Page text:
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Entries in weave (2)

Monday
Aug252014

how it's made: handwoven recycled sari rugs

The making of the handwoven recycled sari rugs and runners begins at the core of the rug—the vibrant silk fibers which come from the sari manufacturing industry. This thriving business in India reflects the richness of its culture—and its resourcefulness as it leaves little to waste.

In Bangalore, located in south India, remnants of sarees are sold to companies who segregate it as per the potential use of the materials and a buyer’s needs—and while sarees are made in various parts of India, these lots of remnants are usually a mix of all colors which allows for specific shade requirements to be met in the segregation process.

A control sample helps to guide the color separator and the remainder of the fibers are used to make the yarns of mixed colors—so just about everything is used in the end.

Once the fibers are well organized, it’s then handspun into yarn—the results of this process are yarns with varying thicknesses at random places. In order to have a level of consistency, all the highly uneven count is removed as well as any drastic shade changes.

When enough fibers are gathered and yarn spun, the weaving process begins on a regular vertical loom which is typically used to weave dhurrie or hand-knotted rugs.

During the weaving process, rows of yarns are pressed together using a wooden comb which makes the weaving tighter and more durable.

To secure the weaving and complete the look, the same yarns are used to hand-stitch all of the edges and a final washing completes the process.

Monday
Sep192011

material world: hemp

preparing hemp yarns for weavingphoto by: dunks-a-lot Hemp is—again—gaining popularity for its inherent characteristics: strength, durability, fast growth, and its friendliness to the environment since it needs fewer substances to control pests and/or weeds. A bonus is that its fibers are stronger when the plant is younger—which means it spends less time in farm fields taking up valuable real estate.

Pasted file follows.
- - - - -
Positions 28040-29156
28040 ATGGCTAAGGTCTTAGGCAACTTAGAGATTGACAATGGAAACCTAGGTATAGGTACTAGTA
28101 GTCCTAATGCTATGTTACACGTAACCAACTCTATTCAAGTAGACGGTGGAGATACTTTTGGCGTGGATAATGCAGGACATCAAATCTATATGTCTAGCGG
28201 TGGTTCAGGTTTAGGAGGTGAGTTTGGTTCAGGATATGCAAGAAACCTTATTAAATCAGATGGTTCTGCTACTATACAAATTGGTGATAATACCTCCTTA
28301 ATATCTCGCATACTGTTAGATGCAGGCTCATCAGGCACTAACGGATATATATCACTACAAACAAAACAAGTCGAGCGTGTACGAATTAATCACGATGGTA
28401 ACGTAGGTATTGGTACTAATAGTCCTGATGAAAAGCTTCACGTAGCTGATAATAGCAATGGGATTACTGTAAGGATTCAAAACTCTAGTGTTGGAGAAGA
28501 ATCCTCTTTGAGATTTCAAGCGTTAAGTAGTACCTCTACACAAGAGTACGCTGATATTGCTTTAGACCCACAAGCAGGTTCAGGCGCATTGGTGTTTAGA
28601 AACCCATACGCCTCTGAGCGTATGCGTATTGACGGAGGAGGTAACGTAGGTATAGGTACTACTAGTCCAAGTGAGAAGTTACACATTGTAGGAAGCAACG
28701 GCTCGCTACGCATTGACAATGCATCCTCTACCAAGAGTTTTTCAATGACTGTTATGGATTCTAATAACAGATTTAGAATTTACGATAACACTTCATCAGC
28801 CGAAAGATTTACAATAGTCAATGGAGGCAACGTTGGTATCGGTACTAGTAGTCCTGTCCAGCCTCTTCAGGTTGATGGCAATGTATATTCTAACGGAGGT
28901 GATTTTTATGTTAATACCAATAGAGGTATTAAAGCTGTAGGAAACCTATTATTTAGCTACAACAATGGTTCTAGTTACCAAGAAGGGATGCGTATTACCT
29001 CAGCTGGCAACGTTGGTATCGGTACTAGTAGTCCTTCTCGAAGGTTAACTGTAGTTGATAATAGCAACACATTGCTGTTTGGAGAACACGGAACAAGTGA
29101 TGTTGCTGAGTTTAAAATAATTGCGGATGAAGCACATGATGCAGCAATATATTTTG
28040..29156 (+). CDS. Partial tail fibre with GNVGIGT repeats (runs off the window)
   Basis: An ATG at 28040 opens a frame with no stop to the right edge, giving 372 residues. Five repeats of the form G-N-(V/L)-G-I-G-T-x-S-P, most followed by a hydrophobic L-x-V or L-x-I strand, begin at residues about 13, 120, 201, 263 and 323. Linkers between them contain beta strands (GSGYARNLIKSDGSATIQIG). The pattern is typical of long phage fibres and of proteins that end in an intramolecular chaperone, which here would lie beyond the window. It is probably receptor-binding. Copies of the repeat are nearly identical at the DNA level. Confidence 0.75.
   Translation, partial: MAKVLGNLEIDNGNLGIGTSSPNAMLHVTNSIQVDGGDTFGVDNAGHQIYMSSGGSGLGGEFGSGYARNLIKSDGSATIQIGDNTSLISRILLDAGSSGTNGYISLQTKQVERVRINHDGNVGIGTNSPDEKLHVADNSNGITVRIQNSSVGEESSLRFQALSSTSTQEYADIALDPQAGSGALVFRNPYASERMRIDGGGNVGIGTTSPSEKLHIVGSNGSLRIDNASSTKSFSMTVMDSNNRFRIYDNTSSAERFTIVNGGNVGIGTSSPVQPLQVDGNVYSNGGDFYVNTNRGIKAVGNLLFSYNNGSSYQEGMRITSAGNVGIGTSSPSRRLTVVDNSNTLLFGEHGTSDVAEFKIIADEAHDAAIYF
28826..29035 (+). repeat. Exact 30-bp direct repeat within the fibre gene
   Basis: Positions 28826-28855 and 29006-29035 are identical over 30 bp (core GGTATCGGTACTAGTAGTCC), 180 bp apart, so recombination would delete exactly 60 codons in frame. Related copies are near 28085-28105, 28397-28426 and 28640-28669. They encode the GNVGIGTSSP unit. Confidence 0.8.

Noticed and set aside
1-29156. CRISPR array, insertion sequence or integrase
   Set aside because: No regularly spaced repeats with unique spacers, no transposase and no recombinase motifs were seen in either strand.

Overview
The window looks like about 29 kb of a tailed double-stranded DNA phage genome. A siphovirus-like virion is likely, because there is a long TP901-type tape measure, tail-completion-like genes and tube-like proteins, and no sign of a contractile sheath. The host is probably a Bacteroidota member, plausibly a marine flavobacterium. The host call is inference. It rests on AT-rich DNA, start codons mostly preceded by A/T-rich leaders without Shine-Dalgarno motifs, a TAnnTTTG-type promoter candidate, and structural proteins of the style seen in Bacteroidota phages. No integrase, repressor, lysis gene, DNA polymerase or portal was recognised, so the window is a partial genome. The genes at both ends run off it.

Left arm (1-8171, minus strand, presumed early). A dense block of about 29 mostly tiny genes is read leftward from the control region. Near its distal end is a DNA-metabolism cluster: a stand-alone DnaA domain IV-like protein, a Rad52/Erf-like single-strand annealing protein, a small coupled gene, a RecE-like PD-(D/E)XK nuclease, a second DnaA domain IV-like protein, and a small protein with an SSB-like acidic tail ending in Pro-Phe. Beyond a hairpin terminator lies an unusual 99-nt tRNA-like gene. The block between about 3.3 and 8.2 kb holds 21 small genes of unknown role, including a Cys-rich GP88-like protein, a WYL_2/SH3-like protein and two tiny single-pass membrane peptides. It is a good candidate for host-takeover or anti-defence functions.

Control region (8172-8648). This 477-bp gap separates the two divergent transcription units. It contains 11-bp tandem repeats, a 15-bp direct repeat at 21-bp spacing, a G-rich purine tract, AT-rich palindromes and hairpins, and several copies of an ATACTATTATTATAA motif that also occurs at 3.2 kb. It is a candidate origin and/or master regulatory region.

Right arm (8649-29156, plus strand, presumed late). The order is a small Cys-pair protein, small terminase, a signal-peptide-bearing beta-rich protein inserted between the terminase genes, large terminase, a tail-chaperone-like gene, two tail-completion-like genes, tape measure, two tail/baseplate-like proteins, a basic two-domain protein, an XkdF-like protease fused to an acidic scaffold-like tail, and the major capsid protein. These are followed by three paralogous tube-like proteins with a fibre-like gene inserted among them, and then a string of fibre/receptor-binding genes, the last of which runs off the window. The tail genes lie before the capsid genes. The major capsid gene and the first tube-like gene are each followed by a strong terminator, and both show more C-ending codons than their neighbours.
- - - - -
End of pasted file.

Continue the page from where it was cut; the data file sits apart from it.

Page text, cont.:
photo by: SweetOnVeg Hemp has been used for thousands of years in the making of household goods—it’s one of the earliest domesticated plants—but unfortunately it fell out of favor in the US after the Marihuana Tax Act of 1937 was passed.

The soft, brawny fibers of hemp for industrial production come from the Cannabis plant—its genus significantly lower in THC (tetrahydro-cannabinol) than narcotic strains and it grows quite differently as well, especially in height.

Its versatility and benefits, specifically as a fiber used in paper and cloth production, are ironically what may have caused its growth to be restricted to this day. It’s suspected that some paper and cotton industrialists lobbied in favor of the Act—seemingly by blurring the difference between it and its narcotic cousin—thereby protecting their own interests.

Compared to cotton, hemp cloth can be stronger and last longer—durable rugs, ropes and cording can be made from these fibers as well. Due to its fiber structure, colorfastness can be an issue if dyed—especially for darker tones—and some shedding should be expected, similar to jute and wool.

Beyond paper and textiles, today hemp is being used in biodegradable plastics, home insulation, fuel and health foods.

Its seeds are rich in heart-healthy, essential fatty acids, amino acids, vitamins and minerals. They’re also pressed to make ‘milk’ which is both dairy and gluten-free.

As a crop, hemp seems to have tremendous untapped potential since it can be grown for food, fuel, daily necessities, tools and building materials. But also as animal bedding, horticultural mulch, and to clear impurities out of wastewater, sewage—even contaminants at the Chernobyl nuclear reactors.

photo by: Jordanhill School D&T Dept